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Guilt and innocence in the criminal justice system: a comment on R (Mullen) v secretary of state for the home department

By David Schiff and Richard Nobles

Abstract

The House of Lords upheld the Secretary of State's right to deny compensation under section 133 of the Criminal Justice Act 1988 and the ex gratia scheme to Mullen, whose conviction for conspiracy to cause explosions had been quashed by the Court of Appeal solely by reference to actions by the authorities (securing his illegal deportation to the UK) that constituted an abuse of process, without impugning the fairness of his trial or the accuracy of the verdict The note discusses the different judgments in the House of Lords and the Court of Appeal in terms of their implications for the respective roles of legal and political systems in determining guilt and innocence. In particular, the note explores the nature of the legal principle of the presumption of innocence as it operates in the context of successful appeals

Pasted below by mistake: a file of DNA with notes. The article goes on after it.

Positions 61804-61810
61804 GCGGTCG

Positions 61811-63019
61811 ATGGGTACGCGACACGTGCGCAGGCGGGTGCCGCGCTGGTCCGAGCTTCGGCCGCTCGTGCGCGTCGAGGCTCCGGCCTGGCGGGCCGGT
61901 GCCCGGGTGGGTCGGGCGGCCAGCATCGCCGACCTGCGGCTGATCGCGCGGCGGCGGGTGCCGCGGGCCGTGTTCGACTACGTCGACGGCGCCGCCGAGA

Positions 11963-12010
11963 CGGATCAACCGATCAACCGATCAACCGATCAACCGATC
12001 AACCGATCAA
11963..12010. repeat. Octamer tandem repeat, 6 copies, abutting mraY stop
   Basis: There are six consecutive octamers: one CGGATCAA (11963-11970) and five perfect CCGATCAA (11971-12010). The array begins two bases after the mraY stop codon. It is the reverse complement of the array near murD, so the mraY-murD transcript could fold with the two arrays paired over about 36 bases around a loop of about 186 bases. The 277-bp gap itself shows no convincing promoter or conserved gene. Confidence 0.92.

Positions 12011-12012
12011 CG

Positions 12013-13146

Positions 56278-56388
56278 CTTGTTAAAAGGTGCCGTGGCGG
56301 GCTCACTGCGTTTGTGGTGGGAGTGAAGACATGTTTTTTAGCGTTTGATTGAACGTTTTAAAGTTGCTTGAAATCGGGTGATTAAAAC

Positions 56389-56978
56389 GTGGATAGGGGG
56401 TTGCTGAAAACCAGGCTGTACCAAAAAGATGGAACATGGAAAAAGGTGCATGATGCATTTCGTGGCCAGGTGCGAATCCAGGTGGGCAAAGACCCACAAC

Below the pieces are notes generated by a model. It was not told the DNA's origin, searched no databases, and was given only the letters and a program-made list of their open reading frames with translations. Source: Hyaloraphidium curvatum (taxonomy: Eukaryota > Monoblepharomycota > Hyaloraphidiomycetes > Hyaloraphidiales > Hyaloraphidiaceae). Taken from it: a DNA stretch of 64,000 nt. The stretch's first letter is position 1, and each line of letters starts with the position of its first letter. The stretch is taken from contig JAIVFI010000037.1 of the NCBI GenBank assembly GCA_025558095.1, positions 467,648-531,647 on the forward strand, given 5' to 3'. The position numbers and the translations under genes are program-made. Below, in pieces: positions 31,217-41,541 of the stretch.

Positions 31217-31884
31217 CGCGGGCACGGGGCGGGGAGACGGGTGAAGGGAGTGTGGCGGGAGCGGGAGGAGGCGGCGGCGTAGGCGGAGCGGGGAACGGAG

Topics: K Law (General)
Publisher: Wiley-Blackwell
Year: 2006
DOI identifier: 10.1111/j.1468-2230.2006.00577_2.x
OAI identifier: oai:eprints.lse.ac.uk:16704
Provided by: LSE Research Online
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